One last thing that I thought I would share with you all, though, is some tips on exam technique that I have picked up over the past few weeks in workshops......
- Look for the key command word in the question, for example describe, explain or comment. I seem to be really bad at the describe questions as I always go on to explain - something that will never score you any marks in a describe question. I find that underlining the key command word often helps
- Are there two sections to the question like 'describe and explain' or 'the environment and socio-economic impacts'? If so, to ensure that you answer both, write a paragraph for each
- Case studies....... are case studies mentioned in the question and if so are they plural/singular/named? Even if a question doesn't specify the use of a case study, if you can think of a relevant case study that could enhance your answer, use it!
- Conclude - apparently an examiner should be able to read only your introduction and conclusion and then be able to predict what you have written in the middle paragraphs and so it is also, often, better to rush a paragraph than the conclusion - which only has to be a few sentences long.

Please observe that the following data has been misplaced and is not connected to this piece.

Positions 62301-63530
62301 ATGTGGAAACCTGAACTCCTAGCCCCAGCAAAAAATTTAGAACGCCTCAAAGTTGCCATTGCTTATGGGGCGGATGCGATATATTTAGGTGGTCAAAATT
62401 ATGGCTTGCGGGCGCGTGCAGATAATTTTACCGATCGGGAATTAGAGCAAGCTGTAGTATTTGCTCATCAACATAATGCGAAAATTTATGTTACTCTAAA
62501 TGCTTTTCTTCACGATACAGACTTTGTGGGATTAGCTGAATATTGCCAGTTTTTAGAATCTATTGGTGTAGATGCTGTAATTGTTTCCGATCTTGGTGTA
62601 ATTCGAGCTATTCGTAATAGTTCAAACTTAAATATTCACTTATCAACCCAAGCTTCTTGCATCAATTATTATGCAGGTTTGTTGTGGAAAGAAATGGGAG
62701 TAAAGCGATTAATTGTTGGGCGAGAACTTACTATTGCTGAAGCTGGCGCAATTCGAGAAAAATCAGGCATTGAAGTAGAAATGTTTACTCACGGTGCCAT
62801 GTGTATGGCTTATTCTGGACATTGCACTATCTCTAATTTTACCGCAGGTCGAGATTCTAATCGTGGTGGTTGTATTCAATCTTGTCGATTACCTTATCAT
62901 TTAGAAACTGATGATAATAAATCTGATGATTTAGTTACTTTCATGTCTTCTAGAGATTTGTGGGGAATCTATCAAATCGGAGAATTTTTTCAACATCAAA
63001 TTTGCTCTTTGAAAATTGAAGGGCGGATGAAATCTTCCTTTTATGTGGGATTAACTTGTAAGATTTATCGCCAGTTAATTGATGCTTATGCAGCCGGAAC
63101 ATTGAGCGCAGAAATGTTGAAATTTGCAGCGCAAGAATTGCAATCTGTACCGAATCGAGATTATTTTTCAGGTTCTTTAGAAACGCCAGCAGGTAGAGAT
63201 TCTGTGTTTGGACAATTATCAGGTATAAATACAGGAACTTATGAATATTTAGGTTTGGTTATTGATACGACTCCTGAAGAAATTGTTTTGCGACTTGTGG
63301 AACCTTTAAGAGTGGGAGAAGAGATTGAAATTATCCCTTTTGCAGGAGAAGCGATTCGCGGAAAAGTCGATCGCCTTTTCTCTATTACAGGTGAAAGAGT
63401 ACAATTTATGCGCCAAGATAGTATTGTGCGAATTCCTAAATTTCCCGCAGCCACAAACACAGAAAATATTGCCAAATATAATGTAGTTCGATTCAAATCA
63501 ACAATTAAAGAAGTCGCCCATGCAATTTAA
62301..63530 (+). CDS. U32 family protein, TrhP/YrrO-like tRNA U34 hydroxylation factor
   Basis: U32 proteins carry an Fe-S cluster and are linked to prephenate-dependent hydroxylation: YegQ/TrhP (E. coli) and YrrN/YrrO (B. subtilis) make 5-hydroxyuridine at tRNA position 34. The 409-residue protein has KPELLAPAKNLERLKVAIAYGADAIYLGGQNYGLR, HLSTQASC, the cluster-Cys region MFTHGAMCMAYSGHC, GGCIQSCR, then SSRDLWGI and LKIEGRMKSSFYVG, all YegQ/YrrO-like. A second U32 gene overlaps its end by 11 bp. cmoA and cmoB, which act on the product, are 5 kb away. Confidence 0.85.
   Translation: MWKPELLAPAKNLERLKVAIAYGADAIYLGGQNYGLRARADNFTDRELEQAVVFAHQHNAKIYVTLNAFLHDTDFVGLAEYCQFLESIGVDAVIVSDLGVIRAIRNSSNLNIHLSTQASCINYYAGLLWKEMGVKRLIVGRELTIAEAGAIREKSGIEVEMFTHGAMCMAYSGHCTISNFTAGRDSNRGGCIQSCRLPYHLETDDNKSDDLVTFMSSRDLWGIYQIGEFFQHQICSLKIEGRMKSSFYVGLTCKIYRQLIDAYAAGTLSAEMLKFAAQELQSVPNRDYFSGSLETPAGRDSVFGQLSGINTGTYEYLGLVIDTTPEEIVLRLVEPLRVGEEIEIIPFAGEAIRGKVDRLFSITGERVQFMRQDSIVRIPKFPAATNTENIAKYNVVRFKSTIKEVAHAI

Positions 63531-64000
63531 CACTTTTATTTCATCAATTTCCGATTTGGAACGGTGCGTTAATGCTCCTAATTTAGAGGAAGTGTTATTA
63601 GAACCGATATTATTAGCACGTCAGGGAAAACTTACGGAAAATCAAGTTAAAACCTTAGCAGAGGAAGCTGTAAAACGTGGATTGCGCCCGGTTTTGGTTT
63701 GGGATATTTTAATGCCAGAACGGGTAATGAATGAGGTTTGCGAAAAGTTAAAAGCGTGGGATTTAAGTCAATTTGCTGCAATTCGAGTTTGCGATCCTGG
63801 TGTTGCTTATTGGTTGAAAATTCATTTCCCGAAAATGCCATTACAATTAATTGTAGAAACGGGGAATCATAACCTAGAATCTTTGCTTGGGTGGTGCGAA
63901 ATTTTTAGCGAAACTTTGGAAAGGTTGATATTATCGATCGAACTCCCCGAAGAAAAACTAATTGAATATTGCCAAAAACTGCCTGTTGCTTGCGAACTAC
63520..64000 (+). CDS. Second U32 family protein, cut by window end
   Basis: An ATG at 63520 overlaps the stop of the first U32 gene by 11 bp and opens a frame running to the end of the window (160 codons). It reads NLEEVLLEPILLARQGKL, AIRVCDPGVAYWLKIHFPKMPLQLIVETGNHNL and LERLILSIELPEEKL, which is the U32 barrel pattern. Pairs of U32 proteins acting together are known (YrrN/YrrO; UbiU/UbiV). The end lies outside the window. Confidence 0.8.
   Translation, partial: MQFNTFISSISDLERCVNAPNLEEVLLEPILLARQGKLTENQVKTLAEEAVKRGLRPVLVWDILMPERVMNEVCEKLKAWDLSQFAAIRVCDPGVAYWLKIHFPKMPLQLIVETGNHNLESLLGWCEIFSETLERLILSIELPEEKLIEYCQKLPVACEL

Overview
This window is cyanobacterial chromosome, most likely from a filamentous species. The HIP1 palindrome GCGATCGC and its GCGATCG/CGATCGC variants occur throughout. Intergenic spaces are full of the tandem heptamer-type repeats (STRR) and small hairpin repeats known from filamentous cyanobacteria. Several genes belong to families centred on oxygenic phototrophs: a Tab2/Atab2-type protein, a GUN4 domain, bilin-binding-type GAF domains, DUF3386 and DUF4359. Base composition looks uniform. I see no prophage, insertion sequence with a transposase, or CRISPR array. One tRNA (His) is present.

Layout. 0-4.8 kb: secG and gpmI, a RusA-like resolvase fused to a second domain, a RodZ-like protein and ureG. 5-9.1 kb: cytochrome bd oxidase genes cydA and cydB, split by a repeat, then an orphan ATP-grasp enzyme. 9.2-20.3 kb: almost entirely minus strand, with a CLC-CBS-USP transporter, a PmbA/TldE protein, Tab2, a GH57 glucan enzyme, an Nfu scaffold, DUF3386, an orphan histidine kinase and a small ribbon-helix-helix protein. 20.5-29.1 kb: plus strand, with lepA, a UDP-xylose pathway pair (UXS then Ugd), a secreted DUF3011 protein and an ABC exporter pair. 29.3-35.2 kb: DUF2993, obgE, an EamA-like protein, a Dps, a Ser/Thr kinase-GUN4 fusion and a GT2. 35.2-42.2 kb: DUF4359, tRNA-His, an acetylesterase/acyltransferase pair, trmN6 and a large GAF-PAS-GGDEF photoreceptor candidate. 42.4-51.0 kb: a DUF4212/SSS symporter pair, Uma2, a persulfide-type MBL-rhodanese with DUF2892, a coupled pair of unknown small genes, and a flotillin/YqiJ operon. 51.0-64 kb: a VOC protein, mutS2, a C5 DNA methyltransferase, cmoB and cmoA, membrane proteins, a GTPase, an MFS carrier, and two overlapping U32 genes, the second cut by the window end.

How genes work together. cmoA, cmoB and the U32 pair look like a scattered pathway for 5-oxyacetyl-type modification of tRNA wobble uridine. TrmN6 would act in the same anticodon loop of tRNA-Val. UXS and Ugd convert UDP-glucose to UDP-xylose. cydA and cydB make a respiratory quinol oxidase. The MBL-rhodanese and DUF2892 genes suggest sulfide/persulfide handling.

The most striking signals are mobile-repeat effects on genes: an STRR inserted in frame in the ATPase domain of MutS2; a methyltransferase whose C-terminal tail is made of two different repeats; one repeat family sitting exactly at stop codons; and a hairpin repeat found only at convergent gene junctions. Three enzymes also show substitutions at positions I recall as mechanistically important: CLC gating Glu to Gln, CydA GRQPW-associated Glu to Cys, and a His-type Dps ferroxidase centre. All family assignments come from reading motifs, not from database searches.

- USE GEOGRAPHICAL TERMINOLOGY - all those fancy words we have been taught all year should be included throughout your answers in the exam as, so long as you use them in the right place, they show to the examiner that you really do know what you are on about!
- When it comes to Human essays, whether they ask about consequences/reasons/impacts/issues it is often easiest to structure the essays by splitting it down into environmental, political and socio-economic factors. This can also be done if the physical essays relate to impacts, like flooding for example.If you get a purely physical rivers essays the best way to structure it is to divide it into upper/middle/lower stage and then use lots and lots of terminology. When it comes to landforms, whether or not it be river or coastal ones, a detailed mention of the processes that lead to formation, and in order, is key, along with an extensive use of terminology.